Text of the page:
EFG-Hermes faces own Arab spring
It has been a difficult 12 months for EFG-Hermes, the leading Middle East investment bank, which now finds itself in the teeth of a financial storm as the subject of an unwanted takeover battle.
The Cairo-based bank, founded in 1984, has seen its market value drop steeply since the turmoil of last year's uprising in Egypt. Its shares have lost more than a third of their value in the past year, giving it a market capitalisation of $850m.
The tabular content relating to this article is not available to view. Apologies in advance for the inconvenience caused. > A further shadow has been cast over the bank by its association with Gamal Mubarak, son of the ousted Egyptian president who owned a stake in its private equity business.
Last week EFG's two co-chief executives, Hassan Heikal and Yasser El Mallawany, were charged with insider trading alongside Gamal Mubarak and his brother Alaa.
But the bank, whose largest shareholders are Dubai Financial Group with an 18.5 per cent stake and Abu Dhabi Financial Authority with 9.8 per cent, moved fast to deny any wrongdoing and express confidence in its co-CEOs.
Despite its recent troubles, analysts say EFG-Hermes is a well run business with extensive expertise in its region. They point to the battle for control of the bank as a sign of confidence in its future.
"It is a good franchise with a good team of people," says Aybek Islamov, analyst at HSBC. "EFG proved on many occasions that they were professional and able to lead deals and work alongside international banks and have equal expertise in the market. I don't see any overleveraging or any risky investments on its balance sheet."
< > EFG shareholders last week approved a joint venture deal with QInvest, in which the Qatar investment group would inject $250m in return for control of the bank. The deal would leave in EFG in sole control of its private equity arm and its 60 per cent stake in Credit Libanais, a Beirut-based lender.
But EFG has also been fighting off what may turn into Egypt's first ever hostile takeover bid.
Planet IB, a nascent buyout group backed by Arab and Egyptian investors, has announced a rival bid valuing the entire group at about $1bn and asked the regulator to allow it to carry out due diligence.
One its backers is thought to be Sheikh Tariq bin Faisal al-Qassimi, a relative of the ruler of Sharjah. Planet IB says it is also backed by Egyptian telecoms mogul Naguib Sawiris, but EFG insists he has dropped out.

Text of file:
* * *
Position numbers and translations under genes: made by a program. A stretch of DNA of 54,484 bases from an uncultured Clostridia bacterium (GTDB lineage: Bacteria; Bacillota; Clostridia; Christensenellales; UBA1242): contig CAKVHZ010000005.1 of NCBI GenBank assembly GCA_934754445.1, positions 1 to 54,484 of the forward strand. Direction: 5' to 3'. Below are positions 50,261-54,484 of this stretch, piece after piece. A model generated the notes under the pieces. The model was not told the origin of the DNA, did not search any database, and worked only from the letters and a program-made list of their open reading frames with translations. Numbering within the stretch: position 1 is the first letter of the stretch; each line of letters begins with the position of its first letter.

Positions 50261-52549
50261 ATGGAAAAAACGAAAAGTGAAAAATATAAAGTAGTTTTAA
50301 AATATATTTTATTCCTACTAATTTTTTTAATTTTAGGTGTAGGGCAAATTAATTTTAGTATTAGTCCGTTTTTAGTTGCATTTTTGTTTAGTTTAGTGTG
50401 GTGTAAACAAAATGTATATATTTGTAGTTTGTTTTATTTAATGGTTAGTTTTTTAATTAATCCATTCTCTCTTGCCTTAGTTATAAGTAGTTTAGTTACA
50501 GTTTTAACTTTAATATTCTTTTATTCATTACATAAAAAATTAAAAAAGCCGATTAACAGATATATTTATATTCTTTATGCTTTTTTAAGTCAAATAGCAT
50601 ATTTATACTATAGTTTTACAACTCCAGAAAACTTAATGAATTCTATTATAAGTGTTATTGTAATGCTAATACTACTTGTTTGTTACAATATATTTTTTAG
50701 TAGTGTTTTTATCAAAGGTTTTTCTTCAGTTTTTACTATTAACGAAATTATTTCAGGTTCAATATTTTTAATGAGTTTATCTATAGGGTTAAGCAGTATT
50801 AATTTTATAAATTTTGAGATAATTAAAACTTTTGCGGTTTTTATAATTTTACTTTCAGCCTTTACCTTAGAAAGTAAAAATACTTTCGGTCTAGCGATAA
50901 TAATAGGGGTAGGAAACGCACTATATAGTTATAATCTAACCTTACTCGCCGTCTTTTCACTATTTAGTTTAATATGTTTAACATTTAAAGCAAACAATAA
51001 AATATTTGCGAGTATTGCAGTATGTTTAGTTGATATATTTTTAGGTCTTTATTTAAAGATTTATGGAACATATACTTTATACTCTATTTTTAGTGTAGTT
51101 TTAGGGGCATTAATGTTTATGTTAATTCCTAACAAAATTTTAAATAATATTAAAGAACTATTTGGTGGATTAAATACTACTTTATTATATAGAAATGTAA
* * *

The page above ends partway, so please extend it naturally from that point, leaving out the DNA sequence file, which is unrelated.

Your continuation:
"We think there is lot of merit to an agile, nimble, fast-moving investment bank in the Middle East market once activity has picked up in 18 to 36 months," says Ahmed El-Houssieny, Planet IB's chief executive.
Planet IB's offer has been dismissed as not serious by EFG. Independent analysts say its offer has lacked proof of availability of funds and information about the investors' identities.
< > But Mr El Houssieny, who says his bid is backed by private investors from Gulf countries including Abu Dhabi, Saudi Arabia and Bahrain, charges that EFG's management is wrong to "extinguish competition".
For QInvest, a Doha-based investment bank, the potential tie-up with EFG presents an opportunity to grow from a domestic to regional player.
"It's a marriage of convenience," says one Gulf banker. "The Qataris can yoke themselves on to the region's biggest investment bank, while EFG can expand in the Gulf and try to forget its Egyptian worries."
QInvest, part-owned by Qatar Islamic Bank, is chaired by Jassim bin Hamad al Thani, the son of the country's prime minister, an influential businessman who plays an important role in guiding the country's investment strategy.
"There has been a limit to its origination ability beyond its chairman," says the banker. "Linking up with EFG will broaden that ability." QInvest, which has hired a phalanx of well paid investment bankers, would benefit from the execution capabilities and record of EFG-Hermes, he adds.
< > EFG, meanwhile, has long sought to break into the Gulf from its Egyptian base, but bankers say its franchise has failed to flourish much beyond the UAE brokerage business.
The Cairo-based bank was formed out of the 1996 merger of the Egyptian Financial Group, which was founded in 1984, and Hermes, a company formed by two Wall Street-trained Egyptian bankers. Mr Heikal, one of the bank's current co-CEOs, is a Goldman Sachs veteran who worked in the earlier EFG.
"I think there will be immediate synergies," says Mr Islamov at HSBC. "QInvest is owned by Qatar Islamic Bank so there would be cross selling more into Qatar, and as a regional investment bank servicing high-net worth individuals, EFG could reach more high net worth people in Qatar."
Given the dearth of equity market and merger activity in the UAE, EFG can seek to expand through the Gulf via the rapidly growing Qatari market, and in tandem with QInvest's deep pockets.
"They are the biggest independent investment bank around, while we can bring in great Qatar contacts," says one executive aware of QInvest's thinking.